October 2009

GRB Burst Tests Special Relativity

October 30, 2009

Gamma ray bursts (GRBs) are much in the news. GRB 090423 turns out to be the most distant explosion ever observed, an event that occurred a scant 630 million years after the Big Bang. We’re detecting the explosion of a star that occurred when the first galaxies were beginning to form. Current thinking is that […]

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Advancing Action at NASA (and Beyond)

October 29, 2009

Back in 2003, I went to Glenn Research Center in Cleveland for a meeting with Marc Millis. The Breakthrough Propulsion Physics project that Millis headed had recently been shut down, but I had the sense that this might be temporary and was eager to talk to him about what BPP had thus far accomplished. My […]

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NIAC Redux: A Visionary Future

October 28, 2009

The decision to close NASA’s Institute for Advanced Concepts (NIAC) in 2007 was a blow to the research community, especially given the fact that the agency’s Breakthrough Propulsion Physics project had been shelved some years previously. These twin haymakers to the study of futuristic technologies emphasized the lack of support for spending money on anything […]

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Habitable Moons and Kepler

October 27, 2009

While we’ve looked several times in these pages at David Kipping’s work on exomoons, the investigation of moons much closer to home reminds us that finding a habitable satellite of another planet may not be out of our reach. After all, we’re gaining insights into possible habitats for at least microbial life on (or in) […]

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Refining the Deuterium Starship

October 26, 2009

by Adam Crowl Adam Crowl has been following Friedwardt Winterberg’s fusion concepts for some time, and now weighs in with a look at Winterberg’s latest thinking on the use of deuterium reactions in advanced propulsion designs. If fusion is our best bet for interstellar missions, we need to get past the limitations of deuterium/tritium, which […]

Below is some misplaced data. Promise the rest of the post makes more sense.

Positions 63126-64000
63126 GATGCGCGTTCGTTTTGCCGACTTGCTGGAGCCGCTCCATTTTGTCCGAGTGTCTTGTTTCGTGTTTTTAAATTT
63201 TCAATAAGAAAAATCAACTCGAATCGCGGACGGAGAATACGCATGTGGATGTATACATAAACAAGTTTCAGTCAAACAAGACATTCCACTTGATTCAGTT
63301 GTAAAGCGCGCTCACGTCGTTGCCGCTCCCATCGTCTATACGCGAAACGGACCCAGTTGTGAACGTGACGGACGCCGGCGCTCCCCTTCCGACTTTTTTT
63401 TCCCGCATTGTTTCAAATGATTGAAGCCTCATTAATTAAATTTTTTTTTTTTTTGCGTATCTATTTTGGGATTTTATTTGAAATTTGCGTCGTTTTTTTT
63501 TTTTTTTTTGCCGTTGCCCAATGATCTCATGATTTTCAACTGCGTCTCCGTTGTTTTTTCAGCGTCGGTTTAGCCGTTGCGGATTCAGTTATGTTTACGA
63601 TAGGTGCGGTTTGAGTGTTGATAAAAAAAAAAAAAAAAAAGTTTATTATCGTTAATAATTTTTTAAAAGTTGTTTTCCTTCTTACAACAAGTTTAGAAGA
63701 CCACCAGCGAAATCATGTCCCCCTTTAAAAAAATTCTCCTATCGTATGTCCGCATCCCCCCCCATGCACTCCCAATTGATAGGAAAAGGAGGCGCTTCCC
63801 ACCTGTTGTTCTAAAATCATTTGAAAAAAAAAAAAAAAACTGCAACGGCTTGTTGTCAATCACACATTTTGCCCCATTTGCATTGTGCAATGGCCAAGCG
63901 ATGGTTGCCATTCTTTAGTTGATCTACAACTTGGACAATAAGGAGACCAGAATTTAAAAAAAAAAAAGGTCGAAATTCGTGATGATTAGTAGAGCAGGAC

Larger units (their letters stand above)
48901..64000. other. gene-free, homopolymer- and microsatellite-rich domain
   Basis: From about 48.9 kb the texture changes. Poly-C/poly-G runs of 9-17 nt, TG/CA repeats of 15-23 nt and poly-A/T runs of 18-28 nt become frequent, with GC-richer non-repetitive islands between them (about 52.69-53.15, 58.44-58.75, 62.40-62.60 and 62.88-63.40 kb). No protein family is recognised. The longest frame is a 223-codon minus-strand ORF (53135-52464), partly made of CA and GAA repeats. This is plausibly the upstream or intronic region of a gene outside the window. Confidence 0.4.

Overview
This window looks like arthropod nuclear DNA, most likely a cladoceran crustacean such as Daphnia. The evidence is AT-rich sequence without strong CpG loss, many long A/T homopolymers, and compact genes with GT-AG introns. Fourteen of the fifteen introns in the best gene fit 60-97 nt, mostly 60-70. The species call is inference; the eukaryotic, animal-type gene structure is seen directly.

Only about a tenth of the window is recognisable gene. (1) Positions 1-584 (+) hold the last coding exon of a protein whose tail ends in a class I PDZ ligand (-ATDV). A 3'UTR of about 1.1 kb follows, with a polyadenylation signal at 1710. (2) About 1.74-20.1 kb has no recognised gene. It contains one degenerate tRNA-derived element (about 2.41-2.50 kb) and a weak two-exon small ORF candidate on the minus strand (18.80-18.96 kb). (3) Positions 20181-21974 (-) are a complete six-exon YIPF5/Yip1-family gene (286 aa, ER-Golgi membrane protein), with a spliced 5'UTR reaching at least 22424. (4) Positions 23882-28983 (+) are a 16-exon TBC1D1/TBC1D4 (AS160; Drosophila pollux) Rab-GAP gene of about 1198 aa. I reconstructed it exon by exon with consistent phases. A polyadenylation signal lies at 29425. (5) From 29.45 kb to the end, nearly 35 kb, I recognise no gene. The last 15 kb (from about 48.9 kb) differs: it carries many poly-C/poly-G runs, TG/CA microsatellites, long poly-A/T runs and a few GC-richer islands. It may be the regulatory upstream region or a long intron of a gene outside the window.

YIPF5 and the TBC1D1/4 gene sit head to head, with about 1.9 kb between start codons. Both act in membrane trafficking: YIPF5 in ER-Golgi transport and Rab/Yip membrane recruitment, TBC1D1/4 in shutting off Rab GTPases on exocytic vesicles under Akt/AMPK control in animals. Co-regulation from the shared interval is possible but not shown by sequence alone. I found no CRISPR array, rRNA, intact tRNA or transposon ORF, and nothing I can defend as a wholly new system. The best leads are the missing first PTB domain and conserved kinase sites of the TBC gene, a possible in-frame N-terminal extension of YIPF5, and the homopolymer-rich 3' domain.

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Notes & Queries 10/23/09

October 23, 2009

On Perfect Mornings Stan Getz’ version of ‘Early Autumn’ is to me the definitive take on this standard, though so many fine musicians have attempted it that I’m sure to draw an argument from jazz buffs. But every year when the leaves have just begun to turn, the Getz interpretation runs through my mind on […]

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Updating the Dinosaur Killer

October 22, 2009

Sankar Chatterjee (Texas Tech) and a team of researchers have been looking at something known as the Shiva basin, that area west of India that is heavily laden with oil and gas resources. Chatterjee believes the Shiva basin is in fact a huge, multi-ringed impact crater, one caused by a bolide perhaps as much as […]

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HD 209458b: Comparing Exoplanet Atmospheres

October 21, 2009

We’re making progress at detecting the signatures of organic chemicals on other planets. Mark Swain (JPL) and team have already made a name for themselves in this arena by their detection of carbon dioxide in the atmosphere of the ‘hot Jupiter’ HD 189733b, which followed earlier Hubble and Spitzer observations that revealed water vapor and […]

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Beyond Darwin: The Future of Exoplanet Imaging

October 20, 2009

After we’ve found an Earth-like planet with a potential for life, what further things can we do to investigate it? A team led by Jean Schneider (Paris Observatory) asks this question in a new paper, speculating that there are things a technological society does that leave a sure trace. Given the right instruments (no small […]

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HARPS Bags 32 New Exoplanets

October 19, 2009

More than 75 exoplanets in thirty different planetary systems is an impressive score, and that’s what HARPS has compiled since its installation in 2003. The High Accuracy Radial Velocity Planet Searcher is the spectrograph for the European Southern Observatory’s 3.6-meter telescope at La Silla (Chile). Built by a consortium led by Michel Mayor (Geneva Observatory), […]

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